How to Get the Health Benefits of Meditation
Automatically Without Trying
When you consider that most of these studies were performed on people who were sick or overly stressed, the benefits of meditation for “regular” people like you and me could be astronomical.
And you don’t have to meditate 10 hours a day to get the benefits. In fact, as little as 30 minutes a day can make a tremendous difference in your mental focus, energy levels, memory, self-confidence and mood.
Plus, daily reduction of stress and inflammation – two huge risk factors for chronic disease – may mean you’ll live a longer, happier and healthier life.
However, many people find it difficult to learn how to meditate without guidance. And in truth, it can be tricky learning how to meditate correctly from a book or Wikipedia.
But what if you didn’t have to learn – or even try – to meditate? What if you could get all the benefits of meditation automatically?
Good news – you can.
In fact, this is the goal of brainwave entrainment expert Michael Kelly’s Brain Evolution System. A program that allows you to change your mental state at will. Whether you want to be more creative, compassionate, peaceful or joyful, his Brain Evolution System helps you get there – automatically.
The “BrainEv” System is designed to work in just 30 minutes a day and it couldn’t be simpler. You do nothing more than listen to beautiful, relaxing audio tracks with your headphones. These scientifically designed tracks physically alter your brainwaves to allow you to get the benefits of deep, practiced meditation without the months or years of struggle learning how.
The research I shared above only scratches the surface of the many proven health benefits of meditation. If you’d like to discover the potential treasure chest of benefits meditation could bring to your life, I heartily recommend Michael’s Brain Evolution System as the perfect starting point.
Discover how the Brain Evolution System can help you make meditation “automatic” here
Rea S. Mindfulness meditation reduces loneliness in older adults, Carnegie Mellon study shows. 2012 Jul. 24. EurekAlert.org.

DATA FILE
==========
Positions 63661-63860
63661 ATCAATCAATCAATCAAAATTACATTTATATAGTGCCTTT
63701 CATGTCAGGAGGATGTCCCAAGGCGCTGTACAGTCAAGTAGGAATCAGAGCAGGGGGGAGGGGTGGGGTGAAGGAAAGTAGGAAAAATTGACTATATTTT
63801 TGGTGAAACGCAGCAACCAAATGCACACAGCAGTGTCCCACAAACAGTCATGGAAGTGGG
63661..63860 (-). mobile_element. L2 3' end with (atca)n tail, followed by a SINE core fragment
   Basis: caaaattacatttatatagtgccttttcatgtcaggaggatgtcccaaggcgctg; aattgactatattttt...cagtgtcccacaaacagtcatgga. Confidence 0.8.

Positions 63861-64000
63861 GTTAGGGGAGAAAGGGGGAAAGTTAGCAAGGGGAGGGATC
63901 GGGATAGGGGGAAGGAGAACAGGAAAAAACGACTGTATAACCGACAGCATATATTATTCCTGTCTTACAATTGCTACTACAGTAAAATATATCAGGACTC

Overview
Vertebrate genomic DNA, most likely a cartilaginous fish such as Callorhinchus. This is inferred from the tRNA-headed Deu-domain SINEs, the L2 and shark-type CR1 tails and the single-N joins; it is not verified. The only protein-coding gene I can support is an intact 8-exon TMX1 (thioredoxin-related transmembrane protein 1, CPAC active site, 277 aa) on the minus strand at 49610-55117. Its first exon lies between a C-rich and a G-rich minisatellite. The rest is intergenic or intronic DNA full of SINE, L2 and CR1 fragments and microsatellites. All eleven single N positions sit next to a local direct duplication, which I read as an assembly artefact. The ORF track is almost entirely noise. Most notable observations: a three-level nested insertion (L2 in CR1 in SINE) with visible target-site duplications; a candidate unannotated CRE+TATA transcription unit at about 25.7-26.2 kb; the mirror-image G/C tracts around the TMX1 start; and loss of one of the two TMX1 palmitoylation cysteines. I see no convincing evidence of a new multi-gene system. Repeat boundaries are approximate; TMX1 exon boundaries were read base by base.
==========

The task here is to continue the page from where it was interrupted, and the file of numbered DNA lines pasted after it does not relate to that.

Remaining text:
Creswell JD. Mindfulness-Based Stress Reduction training reduces loneliness and pro-inflammatory gene expression in older adults: a small randomized controlled trial. Brain, Behavior, and Immunity. 2012 Oct;26(7):1095-101.
Morrison AB. Taming a wandering attention: short-form mindfulness training in student cohorts. Frontiers in Human Neuroscience. 2013;7: 897.
King AP. A Pilot Study of Group Mindfulness-Based Cognitive Therapy (MBCT) for Combat Veterans with Posttraumatic Stress Disorder (PTSD). Depression and Anxiety. 2013 Jul;30(7):638-45.
Fernandez S. Mindfulness improves reading ability, working memory, and task-focus. EurekAlert.org. 2013 Mar. 26.
Rosenkranz MA. A comparison of mindfulness-based stress reduction and an active control in modulation of neurogenic inflammation. Brain, Behavior, Immunity. 2013 Jan;27(1):174-84.
Piet J. Mindfulness reduces anxiety and depression in cancer patients. EurekAlert.org. 2012 Jun. 11.
Creswell JD. Mindfulness meditation training effects on CD4+ T lymphocytes in HIV-1 infected adults: a small randomized controlled trial. Brain, Behavior, and Immunity. 2009 Feb;23(2):184-8.
Morone NE. “I felt like a new person.” the effects of mindfulness meditation on older adults with chronic pain: qualitative narrative analysis of diary entries. Journal of Pain. 2008 Sep;9(9):841-8.
Carlson LE. Mindfulness-based stress reduction in relation to quality of life, mood, symptoms of stress and levels of cortisol, dehydroepiandrosterone sulfate (DHEAS) and melatonin in breast and prostate cancer outpatients. Psychoneuroendocrinology. 2004 May;29(4):448-74.
Written By: Updated: February 27,2014